CELLAR TIPS

Cellaring wine should be fun and indulgant.  Everyone has a different idea about the perfect cellar and the wines you should lay down – but we think it boils down to what you want from your own wine experience.

When we talk about “cellaring”  what we really mean is keeping a wine for longer than 3 months in a cool dark place.

This can be as simple as a closet in your house, all the way through to a purpose built facility with all the bells and whistles. There are lots of rules and guidelines and you will find some of these below, but never lose sight of the first point.

Wine should be fun!

Every Bullion delivery will be accompanied by The Bullionaire newsletter which provides detailed information about each wine, region and cellaring potential.  To go into this type of detail here would spoil the fun for our members, so this section provides some general guidelines to follow when contemplating cellaring wine.

Why do We Cellar Wine?

Quite simply, good wines will improve with age and great wines will become world-class with a bit of time. The tannins that were so strong in the beginning will soften and the result will be a more complex and hopefully more enjoyable wine. Aged wines tend to lose the primary fruit characters they had in their youth as they then develop lovely secondary characters.

However be careful of cellaring a favourite wine for too long. If you are used to the upfront power and flavours of a new Coonawarra Cab or Barossa Shiraz then you might find a 10-15 year old wine somewhat of a disappointment.
At Bullion Cellars we believe that few wines benefit from cellaring beyond 10 years and in fact most wines should be consumed within 5-7 years after the vintage year.  All wines, however will benefit with an extra 6-12 months in the cellar. With the possible exception of Marlborough Sauv Blanc that most experts believe should be drunk in the same vintage year.

Cellaring Wine – The Guidelines

The first thing to learn about wine and in fact cellaring wine, is that there are no hard and fast rules.  Only guidelines.

The seriousness you place on your cellar is determined by you. You could spend close to the purchase price of a 2 bedroom apartment if you’re lucky enough to have the budget and space.  Or you could spend as little as $600 on a fantastic 32 bottle wine fridge.

It gets back to our favourite saying about wine ... “it depends”

It depends on you and what you want to achieve. It depends on whether you  have a spare bedroom or a basement available to convert into a cellar.  Or do you just want a space for 50-100 bottles.

There are a number of companies we can refer you to for help with these options. But what we’re all about is what you put in your cellar – the fun stuff.

There are 4 important things to consider

Temperature            14°C or 55F is ideal, but it must be constant

Humidity                   Between 50% and 80% is OK – but 70% is better

Light                         Darkness is best

Vibrations                 There is no such thing as good vibrations in your cellar

Temperature

The first and most important  factor is a stable temperature (between 14-20°C is OK, but 14 °C is ideal).

Temperature variations are the biggest problem.  So if you have a storage place with a day-time temperature of 25 and a night-time temperature of 14 – this is worse than a storage place with a constant temperature of say 19°C.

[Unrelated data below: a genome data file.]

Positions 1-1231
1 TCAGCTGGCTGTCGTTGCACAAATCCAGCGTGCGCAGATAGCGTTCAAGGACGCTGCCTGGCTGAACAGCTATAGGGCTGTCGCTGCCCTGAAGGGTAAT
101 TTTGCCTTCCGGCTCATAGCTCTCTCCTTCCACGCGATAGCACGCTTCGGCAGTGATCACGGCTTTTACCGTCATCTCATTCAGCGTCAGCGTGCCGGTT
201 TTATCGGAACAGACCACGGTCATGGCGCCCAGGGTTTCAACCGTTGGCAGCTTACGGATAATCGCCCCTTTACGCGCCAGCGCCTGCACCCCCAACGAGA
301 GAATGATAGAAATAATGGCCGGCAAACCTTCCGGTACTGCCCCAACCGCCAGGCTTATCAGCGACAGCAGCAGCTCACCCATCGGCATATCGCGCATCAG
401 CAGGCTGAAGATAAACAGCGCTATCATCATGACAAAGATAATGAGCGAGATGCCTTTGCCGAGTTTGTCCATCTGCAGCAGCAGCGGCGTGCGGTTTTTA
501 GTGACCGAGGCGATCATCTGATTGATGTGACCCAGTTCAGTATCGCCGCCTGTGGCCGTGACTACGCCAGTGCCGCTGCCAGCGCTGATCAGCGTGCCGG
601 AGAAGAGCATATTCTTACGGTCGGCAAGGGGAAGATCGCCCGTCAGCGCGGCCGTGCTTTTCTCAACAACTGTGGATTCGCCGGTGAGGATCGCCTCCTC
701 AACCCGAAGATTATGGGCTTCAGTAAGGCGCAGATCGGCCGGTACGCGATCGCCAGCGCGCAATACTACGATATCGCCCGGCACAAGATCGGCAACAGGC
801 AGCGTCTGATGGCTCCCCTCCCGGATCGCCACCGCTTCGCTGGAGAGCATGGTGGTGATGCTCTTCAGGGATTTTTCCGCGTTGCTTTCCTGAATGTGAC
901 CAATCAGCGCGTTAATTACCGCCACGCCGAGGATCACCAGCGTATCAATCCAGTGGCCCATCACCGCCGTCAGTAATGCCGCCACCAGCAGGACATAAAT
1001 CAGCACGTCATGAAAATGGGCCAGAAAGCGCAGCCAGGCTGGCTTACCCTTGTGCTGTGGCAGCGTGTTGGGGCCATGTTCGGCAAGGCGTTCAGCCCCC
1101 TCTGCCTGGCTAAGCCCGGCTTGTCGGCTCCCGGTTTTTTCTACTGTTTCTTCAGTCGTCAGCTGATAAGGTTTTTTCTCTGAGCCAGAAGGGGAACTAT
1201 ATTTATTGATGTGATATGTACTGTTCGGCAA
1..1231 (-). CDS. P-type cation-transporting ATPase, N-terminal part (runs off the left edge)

Variations in temperature can prematurely age wine and give it a “cooked”  flavour, and may even compromise the seal of a cork.

Remember if you cannot get  to a temperature of  14°C this is not a hanging offence.  Stability is the key  – no matter the temperature changes outside your cellar.

Humidity

Humidity is important for wines cellared under cork.  If the cellar is too dry the corks will dry out and cause the wine to oxidize.  If most of the wines in your cellar have a screw cap this is less important – but we figure if you’re spending money on a controlled temperature, then mainaining a constant humidity as well doesn’t hurt.

Light

Light is simple, you don’t want any.  Too much light is bad for wine as the ultra violet light can prematurely age wines. This is why most red wines are largely bottled in dark coloured bottles.

Vibration

Excessive vibration of a wine bottle will agitate the wine and could speed up the chemical reactions that are still taking place inside the bottle. Movement introduces energy and again affects the process of aging.

What Wines should I Cellar?

A membership to Bullion Cellars can obviously assist by taking some of the guesswork out of the equation.  But keep in mind that if you don’t like the wine now, then putting it in a cellar for 3-7 years will make very little difference.

As a winemaker friend told us “If you don’t like a wine in its youth, it is not going to magically get better in old age”.

When cellaring red varieties, look for wines that have good structure and strong tannins as these are the characters that will soften with age.  For white varieties, look for wines with good acidity and great structure (or balance of flavours).  Acidity is a critical element in aging, particularly for white wines, as this is the characteristic that holds the wine together over time and prevents it becomming “flabby”.

A lot of the guess work can be removed when you know the track record of the winery that makes the wine. This involves how they make the wine and quality of fruit used in the first place. This track record is what guides the decisions of our wine experts and with time, and a better understanding through trial and error, you too will better understand your preferred style of the wines you’d like to add to your cellar.